The aim of our study was to report the short-term effect of consecutive extreme increases in desert-originating PM, on ED visits for respiratory symptoms and acute exacerbation of COPD (AECOPD) in the Southmost point of Europe; the island of Crete.

Materials and methods

Study design, setting, and statistical analysis

This is a retrospective analysis of ED visits at the two hospitals located in the city of Heraklion in Crete, the University Hospital of Heraklion (PAGNI, 739 beds) and Venizelion Hospital (440 beds), from March 1st to March 31st, 2018. Both Hospitals cover the Municipality of Heraklion (≥300,000 inhabitants), with a rotating on-call system (every day one of the hospitals is on-call and the other one is on alert). The two hospitals are about 15 km apart and both have fully developed pulmonary medicine departments.


All data regarding the number of ED visits were available for both hospitals, while administrative data from the University Hospital of Heraklion ED were also fully available. The number of patients visiting the ED for allergies (hives, angioedema, or anaphylactic shock), COPD exacerbations, dyspnea unrelated to other well-documented causes (eg, pleural effusion, pneumonia, pulmonary embolism, heart disease, etc.) were recorded. Data regarding the number of admissions to the departments of internal medicine, pulmonary medicine, and cardiology, including admission diagnosis, from both hospitals, were also analyzed. The study design and execution were in compliance with the Declaration of Helsinki. Patient consent to review their medical records was not required by the University Hospital of Heraklion/Venizeleion Hospital Bioethics Committee since only administrative data were collected and patient data anonymity and confidentiality were guaranteed.

Statistical analysis

One-Way ANOVA and Pearson Correlation (PC) with Bonferroni correction for multiple comparisons were performed with ΙΒΜ SPSS Statistics 21.0 (IBM, Armonk NY, USA)

PM10 data collection

PM10 data were collected and measured by an FH 62 I-R particulate monitor (Thermo TSM Anderson) continuously operating in Heraklion city center. PM10 mass measurements are based on b-attenuation and are conducted in the range 0–10,000 μg/m3 with a resolution of 1 μg/m3. They are found in very good agreement with gravimetric measurements.1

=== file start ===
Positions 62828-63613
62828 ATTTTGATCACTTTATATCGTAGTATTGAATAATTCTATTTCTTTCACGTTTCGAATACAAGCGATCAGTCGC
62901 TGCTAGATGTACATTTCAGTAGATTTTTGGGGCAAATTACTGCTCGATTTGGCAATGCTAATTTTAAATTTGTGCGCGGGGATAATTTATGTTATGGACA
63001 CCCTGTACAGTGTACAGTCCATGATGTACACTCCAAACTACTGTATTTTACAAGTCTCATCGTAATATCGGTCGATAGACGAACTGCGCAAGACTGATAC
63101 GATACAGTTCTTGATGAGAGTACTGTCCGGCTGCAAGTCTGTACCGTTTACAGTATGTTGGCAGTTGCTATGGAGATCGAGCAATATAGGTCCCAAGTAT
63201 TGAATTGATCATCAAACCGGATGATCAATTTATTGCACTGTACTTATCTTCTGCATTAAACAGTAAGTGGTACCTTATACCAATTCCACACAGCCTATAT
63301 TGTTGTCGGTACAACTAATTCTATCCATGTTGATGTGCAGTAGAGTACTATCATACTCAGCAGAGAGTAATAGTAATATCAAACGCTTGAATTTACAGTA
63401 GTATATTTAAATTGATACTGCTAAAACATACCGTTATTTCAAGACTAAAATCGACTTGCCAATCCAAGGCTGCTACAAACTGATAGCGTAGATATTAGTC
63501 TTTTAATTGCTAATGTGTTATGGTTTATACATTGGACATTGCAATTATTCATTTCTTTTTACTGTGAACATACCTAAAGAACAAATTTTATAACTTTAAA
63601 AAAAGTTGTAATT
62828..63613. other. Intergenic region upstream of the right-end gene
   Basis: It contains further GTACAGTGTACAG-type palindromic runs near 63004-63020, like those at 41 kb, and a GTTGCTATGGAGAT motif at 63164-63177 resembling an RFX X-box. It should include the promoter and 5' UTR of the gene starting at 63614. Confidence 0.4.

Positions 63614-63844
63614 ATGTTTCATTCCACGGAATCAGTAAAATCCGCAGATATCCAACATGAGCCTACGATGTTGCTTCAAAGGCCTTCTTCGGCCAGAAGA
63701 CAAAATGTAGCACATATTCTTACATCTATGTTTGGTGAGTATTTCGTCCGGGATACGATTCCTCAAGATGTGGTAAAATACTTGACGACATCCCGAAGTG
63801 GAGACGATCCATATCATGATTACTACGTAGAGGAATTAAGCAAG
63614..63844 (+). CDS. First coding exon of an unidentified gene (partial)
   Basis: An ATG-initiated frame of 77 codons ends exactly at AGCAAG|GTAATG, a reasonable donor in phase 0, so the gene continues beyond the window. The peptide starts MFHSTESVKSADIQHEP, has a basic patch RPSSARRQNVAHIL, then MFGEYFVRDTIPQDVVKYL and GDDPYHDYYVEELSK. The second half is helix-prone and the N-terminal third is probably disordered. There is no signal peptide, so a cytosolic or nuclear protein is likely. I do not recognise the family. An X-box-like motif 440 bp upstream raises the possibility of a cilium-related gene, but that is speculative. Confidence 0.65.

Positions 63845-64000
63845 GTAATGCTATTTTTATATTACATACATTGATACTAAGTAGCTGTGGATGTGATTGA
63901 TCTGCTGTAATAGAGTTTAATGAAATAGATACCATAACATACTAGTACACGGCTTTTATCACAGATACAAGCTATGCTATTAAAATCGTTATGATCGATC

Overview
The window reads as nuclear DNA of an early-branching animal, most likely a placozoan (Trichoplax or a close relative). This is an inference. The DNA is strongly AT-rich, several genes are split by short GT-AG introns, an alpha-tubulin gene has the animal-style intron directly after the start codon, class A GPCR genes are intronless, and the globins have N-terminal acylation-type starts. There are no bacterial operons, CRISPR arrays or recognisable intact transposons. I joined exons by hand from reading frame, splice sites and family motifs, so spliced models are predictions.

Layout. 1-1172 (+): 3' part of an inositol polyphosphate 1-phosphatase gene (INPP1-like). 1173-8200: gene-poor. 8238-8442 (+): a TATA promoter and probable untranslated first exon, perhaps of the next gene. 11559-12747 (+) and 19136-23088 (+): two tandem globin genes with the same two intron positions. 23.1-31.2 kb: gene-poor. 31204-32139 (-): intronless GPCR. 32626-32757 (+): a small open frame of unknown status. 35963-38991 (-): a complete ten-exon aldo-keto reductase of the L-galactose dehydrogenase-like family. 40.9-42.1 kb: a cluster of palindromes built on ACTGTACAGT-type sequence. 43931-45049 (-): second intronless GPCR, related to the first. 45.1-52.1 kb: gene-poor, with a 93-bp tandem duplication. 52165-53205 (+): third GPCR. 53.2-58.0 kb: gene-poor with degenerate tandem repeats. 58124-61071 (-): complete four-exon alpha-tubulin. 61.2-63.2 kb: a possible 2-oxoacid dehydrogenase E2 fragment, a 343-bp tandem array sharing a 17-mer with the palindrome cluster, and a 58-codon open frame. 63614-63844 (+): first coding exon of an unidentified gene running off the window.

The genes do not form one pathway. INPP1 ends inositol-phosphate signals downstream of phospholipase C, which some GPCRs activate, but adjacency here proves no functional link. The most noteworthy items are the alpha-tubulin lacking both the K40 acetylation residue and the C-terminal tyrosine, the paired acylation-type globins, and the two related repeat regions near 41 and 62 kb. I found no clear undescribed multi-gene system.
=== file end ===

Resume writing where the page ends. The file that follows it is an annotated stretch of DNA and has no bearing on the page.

Long-term monitoring of aerosols on Crete is based on PM10 measurements (Figure 1). PM2.5 measurements are not available for the studied period. However, size-segregated PM observations performed over a period of 2 years have shown a good correlation between PM10 and PM2.5 measurements with PM2.5 accounting on average for 60% of the PM10 mass.7 Dust storms were defined by PM10 levels above 100 μg/m3, a limit that has been previously used for Asian dust storms.8,9 We, therefore, used 24 hrs PM10 average concentration above 100 μg/m3, to characterize four desert dust storm episodes during the study period. These were between March 3rd and 5th, on March 7th, on March 22nd, and during March 26th-27th with top daily-average (hourly mean day-peak) PM10 values of 238 (652), 203 (308), 1138 (4262), and 310 (778) μg/m3, respectively. The monthly and the non-peak days PM10 average were 112 and 24 μg/m3, respectively and were higher compared to previous years (Figure 2A).

Figure 1 Monthly mean of PM10 aerosols in Heraklion, Crete from January to May for the years 2016–2018. Values represent the monthly mean (μg/m3) + standard deviation.

Figure 2 (A) Particulate matter with aerodynamic diameter below 10 μm (PM10) daily average and hourly mean day maximum during March 2018 in the geographic area of Heraklion. (B) Admissions to the departments of internal medicine (Int Med), cardiology (Cardio) and pulmonary (Pulmo) medicine during March 2018. (C) Total emergency department (ED) visits in Heraklion during the study period. (D) ED cases with dyspnea and COPD admissions at the University Hospital of Heraklion during the study period. We did not identify any increases in the studied parameters the days ensuing a desert dust storm.

Overall, there were 17,239 ED visits in both hospitals. During PM10 peaks we did not identify clinically important increases in the number of total ED visits, the number of all hospital admissions or the number of admissions to the departments of cardiology, pulmonary medicine, or internal medicine (Figure 2B and C and Table 1).

Table 1 Comparison of environmental and clinical information between days with and without desert dust storm. It is reasonable to have mostly southern winds during desert dust storms

In the extreme desert dust storm (PM10>1000 μg/m3), there was a striking increase (a) in the number of patients presenting to the ED with dyspnea (including COPD exacerbations, 3.6 times vs other days), and (b) in admissions due to COPD exacerbation (4.2 times vs other days) (Figure 2D).